Dr. Arthur Dirksen discusses concatenative synthesis and why it sounds better than synthesis that is exclusively based on models of the voice.
Dr. Nicolas d'Alessandro demonstrates his singing synthesis instruments (on tablet and smartphone), perform in the concert and talk about digital voice synthesis techniques, creating and controlling artificial voice. He also gives an artistic-technical workshop at STEIM.
Symposium: 11 & 12 May at the University of Amsterdam (Doelenzaal) and Orgelpark
Concert: 11 May at Orgelpark
Academic expert meeting: 12 May at the University of Amsterdam (Belle van Zuylenzaal)
Artistic-technical workshop: 13 May at STEIM
Artistic expert meeting: 13 May at STEIM
prof. dr. ir. Remko Scha (1945-2015), dr. Hannah Bosma, prof. dr. Julia Kursell.
With financial and practical support of:
University of Amsterdam: Computational Linguistics, Musicology, Amsterdam School for Cultural Analysis ASCA;
Royal Netherlands Academy of Arts and Sciences KNAW;
Orgelpark, Organ Studies Vrije Universiteit Amsterdam;
We thank the Berlinische Galerie - museum for modern art, photography and architecture for lending Martin Riches's MotorMouth.
The Art of Voice Synthesis is an initiative of Remko Scha, artist and professor emeritus in computational linguistics at the University of Amsterdam.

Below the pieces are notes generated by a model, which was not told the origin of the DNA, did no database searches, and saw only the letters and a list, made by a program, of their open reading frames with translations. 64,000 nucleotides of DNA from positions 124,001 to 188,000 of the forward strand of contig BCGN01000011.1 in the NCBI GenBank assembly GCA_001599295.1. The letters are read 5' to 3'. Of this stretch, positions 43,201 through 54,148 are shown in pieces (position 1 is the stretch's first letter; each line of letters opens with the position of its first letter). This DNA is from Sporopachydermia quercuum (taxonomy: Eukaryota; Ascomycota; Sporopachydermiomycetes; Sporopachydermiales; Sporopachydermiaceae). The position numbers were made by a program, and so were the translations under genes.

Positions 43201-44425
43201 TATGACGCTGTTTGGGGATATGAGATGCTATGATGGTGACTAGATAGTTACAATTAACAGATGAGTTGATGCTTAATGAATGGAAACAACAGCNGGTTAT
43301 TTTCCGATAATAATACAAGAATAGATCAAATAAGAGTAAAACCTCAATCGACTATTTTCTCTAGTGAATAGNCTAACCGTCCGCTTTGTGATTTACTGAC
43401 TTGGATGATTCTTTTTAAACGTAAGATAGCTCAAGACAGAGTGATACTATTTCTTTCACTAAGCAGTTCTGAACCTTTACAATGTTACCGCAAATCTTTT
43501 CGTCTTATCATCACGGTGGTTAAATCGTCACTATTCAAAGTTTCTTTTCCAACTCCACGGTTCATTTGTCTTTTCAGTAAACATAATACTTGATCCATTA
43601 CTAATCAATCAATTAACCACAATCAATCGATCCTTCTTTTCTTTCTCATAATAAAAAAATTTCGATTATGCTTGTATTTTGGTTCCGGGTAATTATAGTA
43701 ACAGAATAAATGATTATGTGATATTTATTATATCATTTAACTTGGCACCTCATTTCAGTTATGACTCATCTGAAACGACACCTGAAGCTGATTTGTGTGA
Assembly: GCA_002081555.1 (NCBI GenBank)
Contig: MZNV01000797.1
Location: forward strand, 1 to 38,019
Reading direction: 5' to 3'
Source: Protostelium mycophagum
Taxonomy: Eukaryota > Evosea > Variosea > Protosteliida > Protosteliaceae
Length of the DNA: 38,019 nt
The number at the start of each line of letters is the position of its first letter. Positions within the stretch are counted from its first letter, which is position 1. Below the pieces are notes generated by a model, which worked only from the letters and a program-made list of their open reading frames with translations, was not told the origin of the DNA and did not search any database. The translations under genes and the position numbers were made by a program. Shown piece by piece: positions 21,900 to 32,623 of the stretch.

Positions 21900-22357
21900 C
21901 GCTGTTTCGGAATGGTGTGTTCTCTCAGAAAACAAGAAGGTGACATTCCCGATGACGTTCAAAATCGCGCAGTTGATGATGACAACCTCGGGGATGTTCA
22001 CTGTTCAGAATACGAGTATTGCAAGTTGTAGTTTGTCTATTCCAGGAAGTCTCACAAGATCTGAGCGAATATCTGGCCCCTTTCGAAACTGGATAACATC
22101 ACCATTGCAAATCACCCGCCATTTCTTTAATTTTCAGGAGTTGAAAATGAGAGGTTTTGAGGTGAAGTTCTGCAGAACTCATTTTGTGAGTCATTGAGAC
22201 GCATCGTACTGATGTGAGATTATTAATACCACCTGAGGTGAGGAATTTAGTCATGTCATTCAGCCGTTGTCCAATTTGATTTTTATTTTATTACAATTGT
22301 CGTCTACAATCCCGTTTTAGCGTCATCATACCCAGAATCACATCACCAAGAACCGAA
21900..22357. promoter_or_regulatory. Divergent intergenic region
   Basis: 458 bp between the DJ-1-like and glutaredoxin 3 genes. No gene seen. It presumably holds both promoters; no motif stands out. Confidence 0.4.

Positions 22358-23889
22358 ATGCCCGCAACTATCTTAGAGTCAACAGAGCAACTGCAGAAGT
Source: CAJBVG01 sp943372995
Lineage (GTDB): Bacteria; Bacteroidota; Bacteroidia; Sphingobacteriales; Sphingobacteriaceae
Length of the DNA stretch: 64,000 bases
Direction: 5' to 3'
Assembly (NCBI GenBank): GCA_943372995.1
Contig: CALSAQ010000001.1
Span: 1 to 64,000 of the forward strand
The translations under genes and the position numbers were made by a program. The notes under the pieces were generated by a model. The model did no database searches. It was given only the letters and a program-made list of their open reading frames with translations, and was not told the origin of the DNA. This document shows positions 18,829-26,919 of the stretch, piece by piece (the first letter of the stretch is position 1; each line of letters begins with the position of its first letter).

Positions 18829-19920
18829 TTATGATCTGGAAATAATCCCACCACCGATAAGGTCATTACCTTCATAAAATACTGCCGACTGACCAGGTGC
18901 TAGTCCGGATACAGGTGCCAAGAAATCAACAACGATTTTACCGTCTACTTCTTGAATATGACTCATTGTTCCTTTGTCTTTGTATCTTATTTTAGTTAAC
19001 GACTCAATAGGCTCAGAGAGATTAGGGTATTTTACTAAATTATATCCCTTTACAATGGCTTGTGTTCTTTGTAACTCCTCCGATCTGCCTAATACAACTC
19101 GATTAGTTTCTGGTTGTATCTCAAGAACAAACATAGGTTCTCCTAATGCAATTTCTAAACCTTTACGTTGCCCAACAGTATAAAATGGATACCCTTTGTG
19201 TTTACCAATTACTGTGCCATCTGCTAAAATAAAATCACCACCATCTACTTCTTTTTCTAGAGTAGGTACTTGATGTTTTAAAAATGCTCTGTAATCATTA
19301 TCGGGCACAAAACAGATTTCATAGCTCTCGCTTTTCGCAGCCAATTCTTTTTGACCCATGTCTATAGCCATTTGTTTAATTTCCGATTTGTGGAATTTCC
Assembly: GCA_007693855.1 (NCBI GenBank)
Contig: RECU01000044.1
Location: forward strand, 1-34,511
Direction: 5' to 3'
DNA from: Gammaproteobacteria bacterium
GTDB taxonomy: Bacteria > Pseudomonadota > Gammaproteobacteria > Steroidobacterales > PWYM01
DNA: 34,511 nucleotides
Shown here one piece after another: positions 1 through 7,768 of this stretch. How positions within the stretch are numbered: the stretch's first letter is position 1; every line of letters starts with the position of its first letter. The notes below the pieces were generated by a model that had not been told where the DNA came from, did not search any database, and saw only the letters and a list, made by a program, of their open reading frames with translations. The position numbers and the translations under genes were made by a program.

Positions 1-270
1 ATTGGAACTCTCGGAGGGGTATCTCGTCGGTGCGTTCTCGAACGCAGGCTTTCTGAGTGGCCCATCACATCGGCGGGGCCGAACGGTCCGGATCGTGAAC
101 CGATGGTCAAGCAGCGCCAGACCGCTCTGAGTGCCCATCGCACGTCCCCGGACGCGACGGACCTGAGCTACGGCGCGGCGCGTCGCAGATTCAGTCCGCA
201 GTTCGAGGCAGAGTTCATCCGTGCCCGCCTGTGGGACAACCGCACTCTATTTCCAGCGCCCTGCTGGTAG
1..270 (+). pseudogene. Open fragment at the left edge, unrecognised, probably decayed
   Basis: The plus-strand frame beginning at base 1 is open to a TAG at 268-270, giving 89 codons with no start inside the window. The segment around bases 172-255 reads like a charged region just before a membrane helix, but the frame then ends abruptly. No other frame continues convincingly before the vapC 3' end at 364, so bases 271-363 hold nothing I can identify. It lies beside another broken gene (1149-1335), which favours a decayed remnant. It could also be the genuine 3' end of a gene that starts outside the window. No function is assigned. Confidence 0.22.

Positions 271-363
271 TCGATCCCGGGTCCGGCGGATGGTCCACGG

Remko Scha passed away on 9 November 2015.
We organize this conference in sad and thankful remembrance of his enthusiasm, generosity, keen interest and inspiring ideas.
Obituary Remko Scha (1945-2015)
Creating an artificial voice has been a preoccupation already for several centuries. The first mechanical models imitated parts of the human body that were most clearly involved in vocal production. Later models were based on theoretical principles for the speaking (and sometimes: singing) voice. Electroacoustic synthetic or re-synthesized (quasi-)vocal sounds have been used in contemporary music and art already for decades. Nowadays, artificial voices are abundant: such as in voice response systems (telephone), in navigation systems, as aid for the vocally or visually disabled, and as commercial singing synthesis computer programme (Yamaha's Vocaloid). The current success of artificial voices comes with a change of focus from synthesis by rules, based on a model of the voice, to the use of recorded voices that are analysed, cut into tiny fragments, manipulated and put together to form new utterances, facilitated by the enormous increase of computer data capacity and computing power.